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Researchers Awarded Funding to Expand Nano Work Being Done at UH Center

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Erin D. McKenzie

Inside the University of Houston Center for Integrated Nanosystems researchers are studying magnetic materials so tiny they require the aid of state-of-the-art microscopes to see.

Though the materials are miniscule—thousands of times smaller than the diameter of a human hair—these researchers work is helping find new ways of doing things. More specifically, they are set to influence everything from the storage capacity of magnetic disk drives to how doctors detect cancer

Using more than $1.2 million in grant funding recently awarded by the National Science Foundation, these center researchers hope to further their efforts by gaining a better understanding of the science behind how magnetic materials behave on the nanoscale in four different projects

“Over the past several years, we have learned how to control materials’ properties at the nanoscale as well as how to utilize their unique properties to enable novel functionalities and capabilities,” said Dmitri Litvinov, director of the center and lead investigator on the NSF grant funding. “These advancements have led to a number of practical discoveries that have allowed us to significantly expand the scope of our funded research within the center. With this most recent funding, we hope to take our work with the center even further and unravel the science behind several methods that stand to not only influence the applications these materials are used in, but expand what is now known about nanomaterials.

Distributed in four separate grants from NSF, the funding will finance each project for three years:

  • Work funded by a $364,870 grant, partnering Litvinov, Dieter Weller, a researcher with Seagate Technology, and T. Randall Lee, Cullen Distinguished Professor of Chemistry, sets out to increase storage capacity to advance the current limits of the $200 billion magnetic data storage industry. The trio, Litvinov said, is trying to contribute to the development of a viable route to extend these limits by better understanding the physics and chemistry behind guided self-assembly for bit-patterned media’s makeup. Harnessing this knowledge, Litvinov said, could influence the fabrication of a device far exceeding what’s currently out there.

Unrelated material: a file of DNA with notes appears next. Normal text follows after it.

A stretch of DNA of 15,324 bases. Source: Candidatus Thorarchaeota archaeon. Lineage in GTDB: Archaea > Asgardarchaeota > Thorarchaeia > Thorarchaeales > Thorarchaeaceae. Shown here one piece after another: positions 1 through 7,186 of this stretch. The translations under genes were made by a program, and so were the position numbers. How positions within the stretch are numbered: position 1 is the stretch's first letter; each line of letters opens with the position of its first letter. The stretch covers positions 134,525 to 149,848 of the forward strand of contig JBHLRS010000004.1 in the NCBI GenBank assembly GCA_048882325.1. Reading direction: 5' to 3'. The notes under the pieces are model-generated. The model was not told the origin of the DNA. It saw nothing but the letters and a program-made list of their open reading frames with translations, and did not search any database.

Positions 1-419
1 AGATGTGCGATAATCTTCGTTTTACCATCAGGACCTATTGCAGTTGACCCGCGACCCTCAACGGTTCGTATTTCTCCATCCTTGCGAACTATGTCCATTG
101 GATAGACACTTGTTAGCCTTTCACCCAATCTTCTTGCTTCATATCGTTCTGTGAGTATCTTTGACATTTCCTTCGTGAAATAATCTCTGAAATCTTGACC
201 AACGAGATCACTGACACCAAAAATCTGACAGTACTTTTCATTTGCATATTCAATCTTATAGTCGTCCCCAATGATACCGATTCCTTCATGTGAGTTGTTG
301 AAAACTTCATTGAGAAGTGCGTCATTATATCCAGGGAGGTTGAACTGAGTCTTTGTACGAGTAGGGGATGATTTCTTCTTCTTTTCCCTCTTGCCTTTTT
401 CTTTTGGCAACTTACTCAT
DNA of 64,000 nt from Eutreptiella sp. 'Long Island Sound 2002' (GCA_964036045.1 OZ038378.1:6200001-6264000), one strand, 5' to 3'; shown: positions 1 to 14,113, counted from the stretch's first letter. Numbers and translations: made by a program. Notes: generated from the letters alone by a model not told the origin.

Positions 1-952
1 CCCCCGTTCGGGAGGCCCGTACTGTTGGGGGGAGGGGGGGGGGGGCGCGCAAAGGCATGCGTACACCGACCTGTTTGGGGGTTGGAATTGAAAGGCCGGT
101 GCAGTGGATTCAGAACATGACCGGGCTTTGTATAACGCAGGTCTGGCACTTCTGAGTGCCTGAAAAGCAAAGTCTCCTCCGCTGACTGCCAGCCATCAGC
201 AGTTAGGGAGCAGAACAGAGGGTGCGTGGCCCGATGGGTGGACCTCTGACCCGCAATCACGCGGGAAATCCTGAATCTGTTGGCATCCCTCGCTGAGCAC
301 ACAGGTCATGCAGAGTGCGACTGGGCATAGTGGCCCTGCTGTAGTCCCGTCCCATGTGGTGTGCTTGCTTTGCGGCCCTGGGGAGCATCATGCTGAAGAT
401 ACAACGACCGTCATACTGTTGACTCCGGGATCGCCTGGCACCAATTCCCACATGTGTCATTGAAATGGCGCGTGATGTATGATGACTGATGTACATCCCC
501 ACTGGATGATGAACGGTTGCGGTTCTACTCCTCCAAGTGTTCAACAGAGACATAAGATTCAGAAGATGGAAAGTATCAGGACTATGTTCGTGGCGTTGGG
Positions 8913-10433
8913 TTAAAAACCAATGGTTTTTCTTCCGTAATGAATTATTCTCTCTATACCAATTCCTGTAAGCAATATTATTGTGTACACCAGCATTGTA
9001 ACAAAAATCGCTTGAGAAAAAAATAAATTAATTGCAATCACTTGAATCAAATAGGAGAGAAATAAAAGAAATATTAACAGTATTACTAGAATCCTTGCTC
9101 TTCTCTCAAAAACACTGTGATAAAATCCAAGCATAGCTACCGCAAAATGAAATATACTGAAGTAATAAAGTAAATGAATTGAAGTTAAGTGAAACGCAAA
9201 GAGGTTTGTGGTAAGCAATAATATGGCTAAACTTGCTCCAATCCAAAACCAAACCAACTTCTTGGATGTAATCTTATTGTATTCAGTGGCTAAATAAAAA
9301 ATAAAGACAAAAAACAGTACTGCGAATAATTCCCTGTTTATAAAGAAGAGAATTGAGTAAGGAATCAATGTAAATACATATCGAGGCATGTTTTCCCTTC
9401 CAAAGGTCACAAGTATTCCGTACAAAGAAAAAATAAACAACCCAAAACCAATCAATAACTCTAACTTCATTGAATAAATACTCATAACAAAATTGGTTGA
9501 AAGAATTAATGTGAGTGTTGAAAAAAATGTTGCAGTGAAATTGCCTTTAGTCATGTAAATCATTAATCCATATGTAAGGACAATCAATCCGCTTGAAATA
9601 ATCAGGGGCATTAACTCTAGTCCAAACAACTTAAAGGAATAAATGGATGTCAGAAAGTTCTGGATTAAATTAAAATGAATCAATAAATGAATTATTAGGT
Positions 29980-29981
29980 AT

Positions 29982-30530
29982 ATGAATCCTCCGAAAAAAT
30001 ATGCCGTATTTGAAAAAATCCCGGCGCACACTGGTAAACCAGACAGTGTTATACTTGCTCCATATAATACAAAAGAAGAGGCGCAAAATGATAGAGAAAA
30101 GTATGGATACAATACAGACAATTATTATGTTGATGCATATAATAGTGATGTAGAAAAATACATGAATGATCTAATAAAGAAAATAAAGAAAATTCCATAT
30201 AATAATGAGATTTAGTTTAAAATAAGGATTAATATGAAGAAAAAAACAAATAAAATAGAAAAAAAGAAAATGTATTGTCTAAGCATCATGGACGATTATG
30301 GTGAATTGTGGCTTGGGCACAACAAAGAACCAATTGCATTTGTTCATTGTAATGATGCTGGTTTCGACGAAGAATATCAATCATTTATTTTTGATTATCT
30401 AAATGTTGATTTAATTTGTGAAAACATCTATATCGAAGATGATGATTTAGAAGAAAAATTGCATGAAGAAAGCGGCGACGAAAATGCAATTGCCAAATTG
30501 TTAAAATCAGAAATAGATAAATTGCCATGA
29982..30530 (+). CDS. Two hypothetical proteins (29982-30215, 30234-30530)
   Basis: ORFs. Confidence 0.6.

• In the second grant totaling $279,998, Litvinov is partnering with Weller and Stanko Brankovic, an assistant professor of electrical and computer engineering. Together, they will further explore how the ingredients used to create the magnetic materials that help to store data in magnetic hard disks can be changed at the nanoscale. Using his electrochemical nanofabrication technique, Brankovic hopes to align the materials in a specific atom order to help magnetic bits used in these disks be more stable—a challenge currently hindering growth of the magnetic data storage industry to date. The stronger the magnetism of a material, he said, the more useful it is since this stronger magnetism allows the material to store data more easily.
  • Together, with co-investigators Richard Willson, professor of chemical and biomolecular engineering, and Chung-Che “Jeff” Chang, associate member of the Methodist Hospital Research Institute, Litvinov will build a highly sensitive nanomagnetic biosensor array system using the third $299,966 grant.
    “The goal is actually to understand the limitations of molecular biosensing technology,” Willson said. “We need to understand how small a particle you can detect and how precisely you can control molecule detection.” This knowledge, he said, could help create a sensor capable of detecting the biomarkers for diseases using much smaller body fluid or tissue biopsy samples than is possible to date.
  • With the last $269,842 NSF grant, Litvinov and Karen Martirosyan, research assistant professor of chemical and biomolecular engineering, are attempting to expand the applications of a process called combustion synthesis for magnetic nanoparticles. Using the funding, the researchers are taking carbon particles, which generate heat in an oxygen environment, and combining them with simple oxides in precision-engineered patterned precursor media and nanostructured arrays to grow the magnetic particles used in medical imaging, biosensors and data storage applications.

“The research will help unlock the potential of a transformative materials synthesis method that can be applied both to discover materials with otherwise unachievable properties as well as improve the manufacturing capabilities of applications that use these magnetic particles by what we hope will be our ability to better control their growth during the combustion synthesis process,” said Martirosyan.



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